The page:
I’ll just let that sink in for a moment.

And repeat:

There’s no such thing as “healthy food”.

It’s true.

There is Health Food, as a cultural construct1, but, as a cultural construct, it is ever changing; currently we are undergoing a cultural shift from low-fat to low-carbohydrate food earning the appellation. But, aside from the fact that we simply cannot agree on what qualifies, there is so such thing as “healthy food”.

One of the most frustrating things about being a fat woman is: everyone is convinced they have The Perfect Diet, and if I would just follow it, the fat would just walk away2. Everyone. Everyone. The veg*ns. The Paleos. The Atkin adherents. The raw food peeps. Eat no fat; eat tons of fat. Eat no grains; eat soaked grains. Eat a fastfood turkey sandwich every day; eat nothing from a store. Everyone is convinced they have The Truth on what is Healthy Food, and what the other guy (or the fat chick) is eating ain’t it.

Or, maybe, for the super open minded and tolerant, they’ll say we’re not quite sure just what healthy food is (except you won’t find it at McDonald’s). But by all the saints and Starbucks, don’t question the idea that there is such a thing as Healthy Food, because surely, if we just apply Science/Prayer/Common Sense/Historical Analysis/Noble Savage Wisdom, we’ll figure it out. And no one will ever die.

What? That’s the logical conclusion to the idea of Healthy Food. If we eat right, we won’t get sick. If we eat right, we won’t get fat. If we eat right, we won’t become diabetic. If we eat right, our kids won’t get autism. (If we eat right, we won’t be infertile, and we’ll be able to have children, who will obviously be free of all illness and defect.) If we eat right, we won’t be crazy. If we eat right, we won’t die from heart attack or stroke or cancer or liver failure or kidney disease or AIDS — and, if we eat right when we’re pregnant, neither will our children.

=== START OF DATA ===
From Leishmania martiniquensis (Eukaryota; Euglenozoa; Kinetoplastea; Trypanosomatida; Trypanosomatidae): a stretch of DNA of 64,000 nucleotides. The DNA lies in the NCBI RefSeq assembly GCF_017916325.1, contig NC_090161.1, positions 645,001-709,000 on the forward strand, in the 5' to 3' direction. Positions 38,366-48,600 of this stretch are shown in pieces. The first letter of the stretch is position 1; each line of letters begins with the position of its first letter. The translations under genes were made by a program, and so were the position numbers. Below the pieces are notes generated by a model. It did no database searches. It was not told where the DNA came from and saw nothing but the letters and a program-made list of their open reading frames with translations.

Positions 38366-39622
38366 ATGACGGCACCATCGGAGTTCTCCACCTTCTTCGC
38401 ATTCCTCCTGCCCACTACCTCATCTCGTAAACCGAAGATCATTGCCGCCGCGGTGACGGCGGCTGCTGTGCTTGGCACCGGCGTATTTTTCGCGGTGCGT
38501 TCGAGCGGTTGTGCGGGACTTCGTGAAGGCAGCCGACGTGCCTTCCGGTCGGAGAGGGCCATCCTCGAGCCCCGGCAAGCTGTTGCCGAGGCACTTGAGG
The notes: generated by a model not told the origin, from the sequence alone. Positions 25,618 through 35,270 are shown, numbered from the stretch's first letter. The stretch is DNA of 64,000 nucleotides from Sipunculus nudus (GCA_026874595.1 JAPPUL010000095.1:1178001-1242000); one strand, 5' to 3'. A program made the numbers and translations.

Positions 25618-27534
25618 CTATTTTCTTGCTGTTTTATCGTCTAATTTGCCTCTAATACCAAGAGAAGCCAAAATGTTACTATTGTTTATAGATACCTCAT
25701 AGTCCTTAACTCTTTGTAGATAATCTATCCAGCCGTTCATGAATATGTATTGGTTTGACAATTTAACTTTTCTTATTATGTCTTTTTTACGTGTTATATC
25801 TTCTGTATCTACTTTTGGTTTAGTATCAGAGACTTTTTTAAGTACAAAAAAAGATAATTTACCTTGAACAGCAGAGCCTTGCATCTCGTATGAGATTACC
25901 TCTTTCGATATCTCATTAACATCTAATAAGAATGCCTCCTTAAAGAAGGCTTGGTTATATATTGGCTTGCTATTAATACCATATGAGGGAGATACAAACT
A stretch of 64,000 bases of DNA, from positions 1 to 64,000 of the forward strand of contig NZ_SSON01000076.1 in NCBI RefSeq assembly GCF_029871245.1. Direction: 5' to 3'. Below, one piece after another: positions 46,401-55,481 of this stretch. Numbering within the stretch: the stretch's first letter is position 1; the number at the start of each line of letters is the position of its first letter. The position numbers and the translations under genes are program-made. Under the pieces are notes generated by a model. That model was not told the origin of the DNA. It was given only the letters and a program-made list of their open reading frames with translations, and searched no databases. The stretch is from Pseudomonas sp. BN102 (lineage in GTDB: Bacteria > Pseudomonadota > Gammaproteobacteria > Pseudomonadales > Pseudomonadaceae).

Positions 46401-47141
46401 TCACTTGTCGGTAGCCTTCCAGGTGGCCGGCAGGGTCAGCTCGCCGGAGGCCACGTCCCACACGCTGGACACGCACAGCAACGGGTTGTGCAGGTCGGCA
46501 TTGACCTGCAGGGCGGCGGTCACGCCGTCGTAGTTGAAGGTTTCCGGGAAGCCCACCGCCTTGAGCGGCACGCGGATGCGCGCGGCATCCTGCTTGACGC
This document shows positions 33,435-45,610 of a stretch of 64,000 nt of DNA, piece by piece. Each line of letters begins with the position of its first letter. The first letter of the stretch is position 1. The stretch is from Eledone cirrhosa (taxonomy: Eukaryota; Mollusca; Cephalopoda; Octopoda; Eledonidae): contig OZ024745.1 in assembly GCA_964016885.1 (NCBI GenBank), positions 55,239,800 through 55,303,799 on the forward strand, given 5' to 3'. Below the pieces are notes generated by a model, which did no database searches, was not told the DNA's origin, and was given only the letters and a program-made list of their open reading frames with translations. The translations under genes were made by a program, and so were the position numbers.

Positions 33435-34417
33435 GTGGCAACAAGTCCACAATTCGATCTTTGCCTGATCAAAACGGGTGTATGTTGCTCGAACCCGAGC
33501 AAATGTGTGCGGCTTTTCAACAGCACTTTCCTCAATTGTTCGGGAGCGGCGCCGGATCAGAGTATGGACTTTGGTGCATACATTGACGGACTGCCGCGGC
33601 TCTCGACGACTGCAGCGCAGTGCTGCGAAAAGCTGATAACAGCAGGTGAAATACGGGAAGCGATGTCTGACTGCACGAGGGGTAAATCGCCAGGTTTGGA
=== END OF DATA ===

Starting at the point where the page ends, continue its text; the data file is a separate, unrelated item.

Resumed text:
These are all things believers in the myth of healthy food have said. Half of them to me.

Ok, but let’s say that’s a hyperbolic misrepresentation of the position of Healthy Food’s believers3. Let’s say that when you say “she got diabetes because she ate like crap” you don’t actually mean “she wouldn’t have gotten diabetes if she’d eaten right” which itself could only be true if “no one who eats right gets diabetes”, which is utter bollocks. Let’s say that, instead, you have amazing powers of sight into alternate dimensions and a perfect ability to predict outcomes of statistical likelihoods4 — because that what it comes down to, risk, with some eating patterns carrying, on a population scale, different risk profiles than other eating patterns. You’re just saying healthy food improves your odds, not actually calling healthy food a panacea. But there’s still healthy food and unhealthy food, right?

No.

If we are not claiming there is a food, or a way of eating, that brings perfect health (which is assuming we can even meaningfully define “perfect health” in the first place), then the best we can do with food is risk management. “Healthy” can only exist as a comparative, not absolute, value.

So, compared to what? Which is healthier, raw cultured butter from pastured cows, or cold-pressed organic olive oil? That depends on whether you’re vegan, or lactose intolerant, or live in a dessert without a means of keeping food chilled5, I’d say. Which is healthier, a plate of brown rice spaghetti in fat-free sauce made from tomatoes from your own garden, or a protein shake with artificial sugar substitutes — to a diabetic? Which is healthier, the home cooked meal a growth-delayed, sensory-averse child absolutely won’t touch, or the McDonald’s chicken nuggets they’ll scarf?